Two Vermont Men Convicted in Deer Poaching Case

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A father and son from Bennington have both pled guilty to charges related to a case involving two deer taken illegally in last December's muzzleloader deer season.

Theodore J. Dunn, 53, of Gore Road and Jason C. Dunn, 29, of Chapel Road were convicted after a lengthy investigation involving DNA testing of two deer shot in the vicinity of Skiparee Road in Bennington, ballistics linking a 45-70 lever-action rifle to the killing of both deer, and chemical analysis proving that a grain and mineral salt block used in taking the two deer contained a large amount of salt.

Vermont State Game Warden Travis Buttle led a team of wardens during the investigation, including Sgt. Paul Gaudreau, Greg Eckhardt, and George Scribner, as well as Deputy State Game Warden Wynn Metcalf.

Theodore Dunn pled guilty to two counts of using a rifle during muzzleloader season. He agreed to pay $400 in fines and $1,500 in restitution. In addition, he forfeited an ATV and rifle to the Vermont Fish & Wildlife Department and will not be able to obtain Vermont hunting, fishing and trapping licenses for three years.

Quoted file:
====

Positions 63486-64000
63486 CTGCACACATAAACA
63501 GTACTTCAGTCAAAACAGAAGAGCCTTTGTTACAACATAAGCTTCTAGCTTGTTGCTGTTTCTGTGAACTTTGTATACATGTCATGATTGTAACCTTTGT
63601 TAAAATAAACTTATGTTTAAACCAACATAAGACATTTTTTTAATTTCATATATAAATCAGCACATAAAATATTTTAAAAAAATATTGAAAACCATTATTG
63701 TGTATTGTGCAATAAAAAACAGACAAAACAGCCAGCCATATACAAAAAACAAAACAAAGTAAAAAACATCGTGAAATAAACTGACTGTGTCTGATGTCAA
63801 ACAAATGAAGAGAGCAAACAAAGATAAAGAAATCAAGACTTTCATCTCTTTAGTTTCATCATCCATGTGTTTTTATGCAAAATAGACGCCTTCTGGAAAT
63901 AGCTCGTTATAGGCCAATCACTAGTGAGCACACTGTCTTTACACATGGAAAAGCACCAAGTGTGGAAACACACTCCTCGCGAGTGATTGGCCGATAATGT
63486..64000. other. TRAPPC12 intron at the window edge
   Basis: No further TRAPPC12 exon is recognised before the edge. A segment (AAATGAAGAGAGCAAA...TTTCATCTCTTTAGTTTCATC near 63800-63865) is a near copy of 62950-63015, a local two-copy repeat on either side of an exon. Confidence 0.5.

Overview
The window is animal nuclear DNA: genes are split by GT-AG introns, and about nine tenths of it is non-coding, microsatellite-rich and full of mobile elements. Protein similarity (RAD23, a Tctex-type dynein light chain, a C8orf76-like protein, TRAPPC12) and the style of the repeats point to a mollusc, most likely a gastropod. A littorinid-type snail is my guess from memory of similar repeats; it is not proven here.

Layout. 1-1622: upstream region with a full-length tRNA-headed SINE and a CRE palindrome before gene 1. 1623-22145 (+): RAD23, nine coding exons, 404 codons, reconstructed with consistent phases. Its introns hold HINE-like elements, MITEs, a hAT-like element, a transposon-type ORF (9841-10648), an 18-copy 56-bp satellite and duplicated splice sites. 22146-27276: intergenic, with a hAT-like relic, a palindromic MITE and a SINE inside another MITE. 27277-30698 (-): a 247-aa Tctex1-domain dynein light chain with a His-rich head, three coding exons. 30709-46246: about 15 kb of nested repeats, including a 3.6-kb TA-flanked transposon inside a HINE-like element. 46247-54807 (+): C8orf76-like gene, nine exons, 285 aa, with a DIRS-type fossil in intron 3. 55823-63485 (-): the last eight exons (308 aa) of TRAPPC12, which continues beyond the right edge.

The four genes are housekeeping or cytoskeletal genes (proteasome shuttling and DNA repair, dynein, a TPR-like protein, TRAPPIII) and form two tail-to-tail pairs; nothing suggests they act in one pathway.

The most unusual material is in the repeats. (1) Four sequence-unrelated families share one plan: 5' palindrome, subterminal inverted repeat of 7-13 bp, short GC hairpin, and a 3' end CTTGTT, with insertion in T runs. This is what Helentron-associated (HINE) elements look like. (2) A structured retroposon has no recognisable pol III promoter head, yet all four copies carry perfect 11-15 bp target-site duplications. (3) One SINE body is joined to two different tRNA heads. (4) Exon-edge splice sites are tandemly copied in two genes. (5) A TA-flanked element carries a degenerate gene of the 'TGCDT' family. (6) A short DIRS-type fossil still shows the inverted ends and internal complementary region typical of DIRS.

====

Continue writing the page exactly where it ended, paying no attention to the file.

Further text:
Jason Dunn pled guilty to hunting from a ground blind without his name and address identified and to using an ATV on private property without permission of the landowner. He paid fines amounting to $362 and received five points in a Fish & Wildlife license revocation point system.

"I want to commend the wardens who worked on this case for their excellent investigative skills and thorough utilization of the latest technology available to us in crime scene investigations," said Colonel Robert Rooks, Vermont's chief game warden. "I also want to point out that the majority of Vermont hunters are law-abiding sportsmen and women who overwhelmingly support and make possible the wildlife conservation programs we have in Vermont. The actions of a small number of poachers should not reflect on Vermont's truly dedicated, conservation-minded hunters."

Colonel Rooks pointed out that Vermont hunters are helping to protect the future of hunting by continuing to report poaching violations.